In addition to his relentless defense, his unyielding will to win and the support of a very sympathetic crowd, Andy Murray had one other slight advantage over Novak Djokovic in Monday's U.S. Open final.
Only Murray had James Bond on his side.
Actor Sean Connery watched from courtside, clapping, yelling and even fist-pumping each time his fellow Scotsman won a crucial point. Murray rewarded Connery by eking out a five-set win in nearly five hours, his long-awaited first grand slam victory after four previous losses in the final of a major and six in the semifinals.
Connery and the rest of the pro-Murray crowd appeared destined for heartbreak when Djokovic fought his way out of a two-set hole by outplaying the frustrated Scotsman in the third and fourth sets. Murray regained his composure in the fifth set, however, breaking Djokovic three times in the set for a 6-2 win.
[ Video: Murray reflects on first Grand Slam ]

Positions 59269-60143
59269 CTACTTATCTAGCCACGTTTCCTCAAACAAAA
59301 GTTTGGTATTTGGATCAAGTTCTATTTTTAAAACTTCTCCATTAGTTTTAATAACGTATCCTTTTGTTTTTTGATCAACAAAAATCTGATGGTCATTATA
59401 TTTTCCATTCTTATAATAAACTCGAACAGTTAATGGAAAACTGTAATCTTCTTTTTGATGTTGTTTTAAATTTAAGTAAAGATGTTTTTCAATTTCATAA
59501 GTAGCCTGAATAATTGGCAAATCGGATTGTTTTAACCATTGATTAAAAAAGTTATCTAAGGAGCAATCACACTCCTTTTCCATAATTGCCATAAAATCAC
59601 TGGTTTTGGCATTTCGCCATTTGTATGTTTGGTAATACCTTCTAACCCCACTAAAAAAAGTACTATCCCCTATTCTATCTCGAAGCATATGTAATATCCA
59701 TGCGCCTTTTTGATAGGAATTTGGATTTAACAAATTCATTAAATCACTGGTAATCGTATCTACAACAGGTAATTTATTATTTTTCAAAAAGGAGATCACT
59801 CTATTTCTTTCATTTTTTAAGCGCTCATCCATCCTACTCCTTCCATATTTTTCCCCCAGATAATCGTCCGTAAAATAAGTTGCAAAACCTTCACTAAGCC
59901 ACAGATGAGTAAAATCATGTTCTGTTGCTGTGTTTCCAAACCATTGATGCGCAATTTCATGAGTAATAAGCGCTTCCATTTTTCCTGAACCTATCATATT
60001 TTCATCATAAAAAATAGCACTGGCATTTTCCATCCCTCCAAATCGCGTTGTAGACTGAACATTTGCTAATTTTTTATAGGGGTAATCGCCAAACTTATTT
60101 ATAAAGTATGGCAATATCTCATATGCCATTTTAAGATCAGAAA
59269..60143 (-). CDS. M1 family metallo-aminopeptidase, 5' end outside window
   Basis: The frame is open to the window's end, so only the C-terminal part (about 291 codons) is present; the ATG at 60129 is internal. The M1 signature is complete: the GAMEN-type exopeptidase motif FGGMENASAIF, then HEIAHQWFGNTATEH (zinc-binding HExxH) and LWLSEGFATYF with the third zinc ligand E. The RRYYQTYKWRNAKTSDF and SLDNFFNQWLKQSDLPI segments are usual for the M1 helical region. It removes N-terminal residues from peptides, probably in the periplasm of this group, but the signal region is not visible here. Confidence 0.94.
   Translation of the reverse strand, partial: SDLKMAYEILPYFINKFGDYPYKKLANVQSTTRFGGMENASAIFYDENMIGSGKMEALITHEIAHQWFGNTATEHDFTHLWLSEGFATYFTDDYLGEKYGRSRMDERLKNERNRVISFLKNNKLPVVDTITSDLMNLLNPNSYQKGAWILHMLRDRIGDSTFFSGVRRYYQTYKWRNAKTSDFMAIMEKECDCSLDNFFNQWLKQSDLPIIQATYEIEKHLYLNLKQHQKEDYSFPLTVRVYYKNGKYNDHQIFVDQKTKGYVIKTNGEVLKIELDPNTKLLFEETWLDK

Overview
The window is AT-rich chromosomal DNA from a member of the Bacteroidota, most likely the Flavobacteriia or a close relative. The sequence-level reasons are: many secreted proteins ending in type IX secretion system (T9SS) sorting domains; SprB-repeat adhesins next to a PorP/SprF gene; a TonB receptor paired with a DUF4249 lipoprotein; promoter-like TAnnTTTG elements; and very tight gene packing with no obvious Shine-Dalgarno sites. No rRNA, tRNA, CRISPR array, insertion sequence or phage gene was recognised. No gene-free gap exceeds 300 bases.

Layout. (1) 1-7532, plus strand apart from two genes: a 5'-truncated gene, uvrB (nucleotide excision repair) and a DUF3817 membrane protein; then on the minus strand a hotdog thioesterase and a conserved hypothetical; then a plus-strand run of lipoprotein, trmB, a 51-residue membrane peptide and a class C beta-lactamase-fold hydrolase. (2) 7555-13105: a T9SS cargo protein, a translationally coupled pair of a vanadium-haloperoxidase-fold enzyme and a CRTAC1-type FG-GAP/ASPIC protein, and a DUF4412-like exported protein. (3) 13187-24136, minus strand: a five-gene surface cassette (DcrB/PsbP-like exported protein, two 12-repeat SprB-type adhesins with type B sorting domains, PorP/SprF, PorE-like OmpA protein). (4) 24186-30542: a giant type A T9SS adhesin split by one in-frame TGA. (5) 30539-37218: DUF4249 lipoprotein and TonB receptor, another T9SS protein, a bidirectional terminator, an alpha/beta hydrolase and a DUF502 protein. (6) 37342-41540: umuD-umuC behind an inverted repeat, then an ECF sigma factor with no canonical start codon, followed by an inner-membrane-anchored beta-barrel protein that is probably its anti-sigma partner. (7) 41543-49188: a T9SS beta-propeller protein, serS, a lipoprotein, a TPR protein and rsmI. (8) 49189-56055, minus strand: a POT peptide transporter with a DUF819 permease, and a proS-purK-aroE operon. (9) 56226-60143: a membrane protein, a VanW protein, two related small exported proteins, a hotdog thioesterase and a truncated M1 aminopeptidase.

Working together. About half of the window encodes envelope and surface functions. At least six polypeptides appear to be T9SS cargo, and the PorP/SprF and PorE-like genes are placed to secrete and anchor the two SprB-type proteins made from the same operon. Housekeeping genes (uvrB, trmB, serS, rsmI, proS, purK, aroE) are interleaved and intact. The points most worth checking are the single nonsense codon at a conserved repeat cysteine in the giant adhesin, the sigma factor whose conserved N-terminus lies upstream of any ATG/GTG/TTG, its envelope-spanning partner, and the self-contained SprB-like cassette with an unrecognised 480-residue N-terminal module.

The public first learned of Connery's affinity for Murray when the 82-year-old actor watched Saturday's U.S. Open semifinals from Murray's box. Connery and Manchester United coach Sir Alex Ferguson then crashed Murray's press conference Saturday night with Murray's mom Judy in tow, leading to this memorable exchange.
Murray [to his mom]: "You smell of wine"
Judy [nodding at Ferguson]: "He made me have wine. He's just been telling me that Scotland invented the world."
Sir Alex replied: "Hands up, I did."
Meeting Ferguson and Connery was a thrill for Murray, as was seeing the two Scotsmen cheering him on in the semifinal and final.
"I'm a huge James Bond fan and I love football as well," Murray said Saturday. "Sir Alex is one of the most successful managers of all time and both of them are from Scotland, so to have them both here was very nice."
Other popular content on the Yahoo! network:
• Murray ends Great Britain's 76-year drought with epic U.S. Open win | Photos
• Eric Adelson: Bucs get in Cam Newton's face on frustrating day for Panthers QB
• Brian Murphy: PGA's best make FedEx Cup a playoffs worth watching
• Y! Autos: The world's most realistic racing simulator will cost you $90,000